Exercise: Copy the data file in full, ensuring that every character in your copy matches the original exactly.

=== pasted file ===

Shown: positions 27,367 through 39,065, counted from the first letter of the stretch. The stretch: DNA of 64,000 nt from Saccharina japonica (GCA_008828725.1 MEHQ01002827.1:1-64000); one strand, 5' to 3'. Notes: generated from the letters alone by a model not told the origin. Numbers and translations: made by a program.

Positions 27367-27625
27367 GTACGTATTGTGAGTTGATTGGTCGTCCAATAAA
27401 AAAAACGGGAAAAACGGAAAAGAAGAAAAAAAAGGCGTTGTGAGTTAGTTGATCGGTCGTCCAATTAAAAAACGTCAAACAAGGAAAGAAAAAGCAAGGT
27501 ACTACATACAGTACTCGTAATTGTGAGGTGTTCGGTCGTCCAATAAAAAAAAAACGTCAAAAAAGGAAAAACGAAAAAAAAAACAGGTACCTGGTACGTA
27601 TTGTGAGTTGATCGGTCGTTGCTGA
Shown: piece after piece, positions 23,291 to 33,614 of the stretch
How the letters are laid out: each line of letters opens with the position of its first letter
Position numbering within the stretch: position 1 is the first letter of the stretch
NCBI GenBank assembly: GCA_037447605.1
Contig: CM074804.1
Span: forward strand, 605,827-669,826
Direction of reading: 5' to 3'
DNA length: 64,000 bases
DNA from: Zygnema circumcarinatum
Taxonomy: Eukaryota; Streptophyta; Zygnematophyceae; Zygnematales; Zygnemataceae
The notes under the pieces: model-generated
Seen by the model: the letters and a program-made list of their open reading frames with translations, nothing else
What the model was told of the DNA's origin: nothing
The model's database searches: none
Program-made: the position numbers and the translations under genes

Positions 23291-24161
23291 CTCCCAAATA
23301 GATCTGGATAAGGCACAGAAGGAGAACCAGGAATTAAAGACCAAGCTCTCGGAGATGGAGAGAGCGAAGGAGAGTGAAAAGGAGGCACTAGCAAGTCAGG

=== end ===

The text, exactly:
Shown: positions 27,367 through 39,065, counted from the first letter of the stretch. The stretch: DNA of 64,000 nt from Saccharina japonica (GCA_008828725.1 MEHQ01002827.1:1-64000); one strand, 5' to 3'. Notes: generated from the letters alone by a model not told the origin. Numbers and translations: made by a program.

Positions 27367-27625
27367 GTACGTATTGTGAGTTGATTGGTCGTCCAATAAA
27401 AAAAACGGGAAAAACGGAAAAGAAGAAAAAAAAGGCGTTGTGAGTTAGTTGATCGGTCGTCCAATTAAAAAACGTCAAACAAGGAAAGAAAAAGCAAGGT
27501 ACTACATACAGTACTCGTAATTGTGAGGTGTTCGGTCGTCCAATAAAAAAAAAACGTCAAAAAAGGAAAAACGAAAAAAAAAACAGGTACCTGGTACGTA
27601 TTGTGAGTTGATCGGTCGTTGCTGA
Shown: piece after piece, positions 23,291 to 33,614 of the stretch
How the letters are laid out: each line of letters opens with the position of its first letter
Position numbering within the stretch: position 1 is the first letter of the stretch
NCBI GenBank assembly: GCA_037447605.1
Contig: CM074804.1
Span: forward strand, 605,827-669,826
Direction of reading: 5' to 3'
DNA length: 64,000 bases
DNA from: Zygnema circumcarinatum
Taxonomy: Eukaryota; Streptophyta; Zygnematophyceae; Zygnematales; Zygnemataceae
The notes under the pieces: model-generated
Seen by the model: the letters and a program-made list of their open reading frames with translations, nothing else
What the model was told of the DNA's origin: nothing
The model's database searches: none
Program-made: the position numbers and the translations under genes

Positions 23291-24161
23291 CTCCCAAATA
23301 GATCTGGATAAGGCACAGAAGGAGAACCAGGAATTAAAGACCAAGCTCTCGGAGATGGAGAGAGCGAAGGAGAGTGAAAAGGAGGCACTAGCAAGTCAGG